Apple's Tim Cook Apologizes to Chinese Customers

Dennis Faas's picture

Apple chief executive officer Tim Cook has apologized to the people of China. But the apology hasn't settled a dispute about whether the company broke any rules and why it came under such fierce criticism.

The issue has been in the news since the government-run China Central Television station aired the 2013 edition of an annual consumer affairs investigation show.

This year, the show's targets included Apple's warranty policies. The show claimed that Apple takes advantage of a loophole in consumer law when dealing with phones that are beyond repair and have to be replaced.

According to the show, Apple attaches the back casing of the original faulty handset to the rest of the new handset.

Apple says that what it gives the customer is technically the original handset with repairs. That means it doesn't have to start a one-year warranty period over again, as it would have to do with a replacement handset.

Apple Chief Agrees to Change Policies

Cook has now signed a letter (subsequently released on Apple's Chinese website) saying "we recognize that some people may have viewed our lack of communication as arrogant, or as a sign that we didn't care about or value their feedback. We sincerely apologize to our customers for any concern or confusion we may have caused." (Source:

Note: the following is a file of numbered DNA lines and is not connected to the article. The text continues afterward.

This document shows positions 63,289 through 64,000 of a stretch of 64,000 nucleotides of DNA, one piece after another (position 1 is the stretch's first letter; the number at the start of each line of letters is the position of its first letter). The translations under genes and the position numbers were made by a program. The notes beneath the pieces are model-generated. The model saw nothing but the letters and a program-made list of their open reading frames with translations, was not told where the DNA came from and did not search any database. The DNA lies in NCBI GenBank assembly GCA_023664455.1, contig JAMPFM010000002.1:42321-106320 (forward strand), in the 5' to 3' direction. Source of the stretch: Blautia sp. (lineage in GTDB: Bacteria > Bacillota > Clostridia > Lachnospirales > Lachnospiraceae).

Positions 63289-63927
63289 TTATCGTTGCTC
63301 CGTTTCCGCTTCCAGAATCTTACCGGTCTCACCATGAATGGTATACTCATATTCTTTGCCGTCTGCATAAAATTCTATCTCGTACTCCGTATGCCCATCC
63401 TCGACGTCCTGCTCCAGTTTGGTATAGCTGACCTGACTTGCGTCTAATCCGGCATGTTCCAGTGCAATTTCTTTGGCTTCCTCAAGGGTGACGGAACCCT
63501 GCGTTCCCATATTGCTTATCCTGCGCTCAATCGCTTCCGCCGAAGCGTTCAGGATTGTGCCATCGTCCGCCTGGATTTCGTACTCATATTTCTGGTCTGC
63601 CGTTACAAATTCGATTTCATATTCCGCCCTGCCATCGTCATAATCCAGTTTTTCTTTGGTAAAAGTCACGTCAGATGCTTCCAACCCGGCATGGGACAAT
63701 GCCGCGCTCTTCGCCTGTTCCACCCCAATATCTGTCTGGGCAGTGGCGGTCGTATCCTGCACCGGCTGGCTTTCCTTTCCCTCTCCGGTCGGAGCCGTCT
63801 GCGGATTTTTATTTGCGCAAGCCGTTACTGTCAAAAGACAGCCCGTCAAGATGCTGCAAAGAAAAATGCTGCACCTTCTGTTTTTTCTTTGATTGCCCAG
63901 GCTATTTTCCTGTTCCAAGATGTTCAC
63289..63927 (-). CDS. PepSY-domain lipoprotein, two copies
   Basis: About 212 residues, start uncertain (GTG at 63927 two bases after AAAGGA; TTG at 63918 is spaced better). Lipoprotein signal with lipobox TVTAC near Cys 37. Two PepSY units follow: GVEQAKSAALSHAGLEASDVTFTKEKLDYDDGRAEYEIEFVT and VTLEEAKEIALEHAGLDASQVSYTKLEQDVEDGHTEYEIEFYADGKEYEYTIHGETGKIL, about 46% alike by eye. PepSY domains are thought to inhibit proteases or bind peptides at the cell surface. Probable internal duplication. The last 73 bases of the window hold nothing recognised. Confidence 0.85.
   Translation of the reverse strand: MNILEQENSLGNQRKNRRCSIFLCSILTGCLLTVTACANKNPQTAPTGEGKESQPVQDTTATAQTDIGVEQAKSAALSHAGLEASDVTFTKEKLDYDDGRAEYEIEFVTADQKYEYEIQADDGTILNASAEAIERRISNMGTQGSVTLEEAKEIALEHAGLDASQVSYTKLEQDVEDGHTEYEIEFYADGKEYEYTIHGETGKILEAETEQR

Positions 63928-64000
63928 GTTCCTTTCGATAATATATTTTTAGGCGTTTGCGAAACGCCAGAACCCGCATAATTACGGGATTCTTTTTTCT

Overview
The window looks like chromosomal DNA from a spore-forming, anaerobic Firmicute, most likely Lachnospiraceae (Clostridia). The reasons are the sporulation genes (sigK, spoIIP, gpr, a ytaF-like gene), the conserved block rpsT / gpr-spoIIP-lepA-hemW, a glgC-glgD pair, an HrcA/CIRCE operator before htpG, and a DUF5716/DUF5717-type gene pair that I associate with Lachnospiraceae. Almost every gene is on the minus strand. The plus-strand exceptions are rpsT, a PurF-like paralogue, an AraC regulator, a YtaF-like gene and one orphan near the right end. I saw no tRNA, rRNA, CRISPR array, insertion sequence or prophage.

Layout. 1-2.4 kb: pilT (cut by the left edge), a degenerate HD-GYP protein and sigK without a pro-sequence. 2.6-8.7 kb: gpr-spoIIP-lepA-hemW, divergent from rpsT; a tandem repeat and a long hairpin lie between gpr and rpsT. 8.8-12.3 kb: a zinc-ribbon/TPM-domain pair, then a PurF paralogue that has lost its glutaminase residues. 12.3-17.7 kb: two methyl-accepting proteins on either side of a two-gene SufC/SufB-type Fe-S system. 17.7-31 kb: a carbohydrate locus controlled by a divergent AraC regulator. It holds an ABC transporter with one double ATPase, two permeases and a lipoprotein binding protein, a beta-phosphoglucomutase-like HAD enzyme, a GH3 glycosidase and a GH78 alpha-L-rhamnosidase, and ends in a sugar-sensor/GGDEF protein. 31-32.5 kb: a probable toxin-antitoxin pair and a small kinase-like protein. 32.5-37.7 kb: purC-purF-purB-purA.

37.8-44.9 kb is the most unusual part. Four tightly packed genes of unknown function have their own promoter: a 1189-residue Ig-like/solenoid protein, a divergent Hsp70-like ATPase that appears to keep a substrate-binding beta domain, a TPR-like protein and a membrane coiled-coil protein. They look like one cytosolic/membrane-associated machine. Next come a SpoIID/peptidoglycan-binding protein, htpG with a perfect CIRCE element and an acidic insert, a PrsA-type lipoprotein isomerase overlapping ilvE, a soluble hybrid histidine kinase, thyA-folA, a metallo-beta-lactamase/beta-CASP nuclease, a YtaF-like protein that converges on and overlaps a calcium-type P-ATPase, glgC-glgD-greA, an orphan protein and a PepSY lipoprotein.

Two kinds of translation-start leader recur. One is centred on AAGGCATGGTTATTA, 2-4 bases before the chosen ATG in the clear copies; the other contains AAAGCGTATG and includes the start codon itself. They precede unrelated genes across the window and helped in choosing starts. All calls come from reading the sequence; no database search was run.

Apple has promised it will now give a full one-year warranty whenever it repairs or replaces a phone. It's also agreed that for consumer law purposes it will now class an iPad as a computer, meaning it carries a two-year warranty rather than the one-year warranty that applies to phones.

The concessions haven't ended controversy over whether the criticism had any ulterior motive. As the TV show aired, several celebrities posted criticism of Apple on social media sites. It soon emerged that this was part of an orchestrated campaign.

Government-owned Media Continues Attacks

The People's Daily, a newspaper also under government control, then ran a sustained campaign of news editorials criticizing Apple over the policies. That's led to the emergence of a series of conspiracy theories, starting with suggestions that the TV station would have been more favorable to Apple if it had bought advertising time.

Other suggested explanations are that the Chinese government is trying to hurt Apple as a way to benefit domestic phone manufacturers and the state-run cellphone service providers. It's also been claimed the move may be retaliation for U.S. government claims that some Chinese tech firms pose a security risk. (Source:

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